You can bet your life that the next owners of Liverpool and United will not be mulling over plans to share revenue and protect the football ecosystem. Henry was adamant that he’d be happy if the club made less money. What he wanted was proper restrictions on spending by the likes of Manchester City.
Project Big Picture should have been a starting point for a serious conversation about how we want football to evolve. The only thing that was clear is that things could not stay the same. Yet there has been barely any discussion how the game can go forward and two of the clubs that were actually proactive in this debate are now up for sale.
The European Super League proposal told us that Henry and Glazer had given up on spreading the riches around. Their view was simple: we tried with Project Big Picture but you shot it down. Screw you. Let’s look to Europe.
Now they are giving up on football completely. The knock-on effect is likely to be ugly. A huge opportunity was missed in 2020.
Liverpool and United fans are right to be wary about what comes next. Supporters across the country should be worried, too. The earthquake is coming. These are just the first tremors. No club will survive unshaken.
An Independent Regulator might help. Tracey Crouch’s fan-led review said it was a necessity but Liz Truss had no appetite for it. Rishi Sunak understands its value as good PR.
Labour will definitely commit to it soon. Would you trust Keir Starmer, though, after his exploits this week? Attending a Sun awards ceremony and receiving an award himself from the right-wing Spectator magazine.
The Premier League and the FA think they can regulate themselves. That idea is laughable.
Something needs to be done but it’s hard to believe the politicians will get it right.
The departure of Ward and Ian Graham, the director of research, piles even more pressure on Klopp. It’s telling that Ward, like his predecessor Michael Edwards, wants time away from football. The feeling is that the departures are not political or acrimonious. The uncertainty is real, though.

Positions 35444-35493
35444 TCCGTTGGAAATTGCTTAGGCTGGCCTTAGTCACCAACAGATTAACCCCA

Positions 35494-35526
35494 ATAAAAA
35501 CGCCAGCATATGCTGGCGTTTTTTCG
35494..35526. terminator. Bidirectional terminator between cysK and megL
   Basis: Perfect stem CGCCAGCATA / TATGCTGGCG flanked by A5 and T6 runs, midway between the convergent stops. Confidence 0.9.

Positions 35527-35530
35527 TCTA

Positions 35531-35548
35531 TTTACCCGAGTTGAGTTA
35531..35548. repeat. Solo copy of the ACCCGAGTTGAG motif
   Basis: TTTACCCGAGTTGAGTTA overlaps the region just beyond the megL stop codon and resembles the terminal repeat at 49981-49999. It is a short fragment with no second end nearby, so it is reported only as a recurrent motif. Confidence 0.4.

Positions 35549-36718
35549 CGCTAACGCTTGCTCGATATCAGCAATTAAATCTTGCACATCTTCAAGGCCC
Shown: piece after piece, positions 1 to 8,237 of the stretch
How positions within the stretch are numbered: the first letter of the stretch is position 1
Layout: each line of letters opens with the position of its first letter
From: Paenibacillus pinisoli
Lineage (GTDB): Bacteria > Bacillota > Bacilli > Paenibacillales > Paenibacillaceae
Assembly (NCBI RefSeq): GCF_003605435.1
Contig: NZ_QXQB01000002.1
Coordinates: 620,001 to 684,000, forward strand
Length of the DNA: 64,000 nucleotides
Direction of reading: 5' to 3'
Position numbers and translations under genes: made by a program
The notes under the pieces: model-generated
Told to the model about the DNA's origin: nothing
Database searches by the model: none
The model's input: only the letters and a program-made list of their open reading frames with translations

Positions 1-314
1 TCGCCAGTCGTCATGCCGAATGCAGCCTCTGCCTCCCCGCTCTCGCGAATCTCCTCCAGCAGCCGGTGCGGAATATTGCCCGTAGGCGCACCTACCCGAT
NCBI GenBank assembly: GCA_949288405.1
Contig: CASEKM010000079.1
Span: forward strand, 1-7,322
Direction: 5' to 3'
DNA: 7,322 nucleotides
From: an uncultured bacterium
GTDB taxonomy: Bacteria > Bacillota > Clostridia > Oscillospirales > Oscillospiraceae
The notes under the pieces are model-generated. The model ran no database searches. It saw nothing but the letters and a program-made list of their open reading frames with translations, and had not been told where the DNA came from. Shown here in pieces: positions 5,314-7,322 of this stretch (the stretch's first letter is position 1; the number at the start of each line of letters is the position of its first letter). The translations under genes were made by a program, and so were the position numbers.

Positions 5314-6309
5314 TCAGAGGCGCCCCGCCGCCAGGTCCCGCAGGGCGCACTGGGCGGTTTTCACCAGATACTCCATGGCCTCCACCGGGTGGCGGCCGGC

The stresses that come with these jobs are relentless. Klopp bears the biggest load.
The recruitment department has received a lot of praise but Liverpool’s transfer activity was questionable – to say the least – until the manager arrived on Merseyside seven years ago. His knowledge, instincts and eye for a player works well alongside an analytics approach.
These latest moves make Klopp even more central to the future of the club. That might be great while he’s still at Anfield but there have been too many examples of places that were over-reliant on one man – Ferguson and Wenger come to mind immediately. At this stage in his career, the aim should be to take weight off Klopp’s shoulders and not pile more on.
Christmas is coming. Can’t wait for it to be over to get club football back. But if you need a taste of LFC and Scouse culture, have a look at two of my books. Far Foreign Land was written in 2005 after Istanbul and charts my trip there – a lifelong journey as a Liverpool fan rather than just the excursion to Turkey. Get it here. UK £8.50, Europe £14, Rest of the world £16. All including postage.
Good Guys Lost is a more recent work. It’s a novel, released last week. It’s set in the city over 40 years and has a hefty dollop of football culture alongside music, politics and violence. It’s available here.
If you read them, let me know what you think.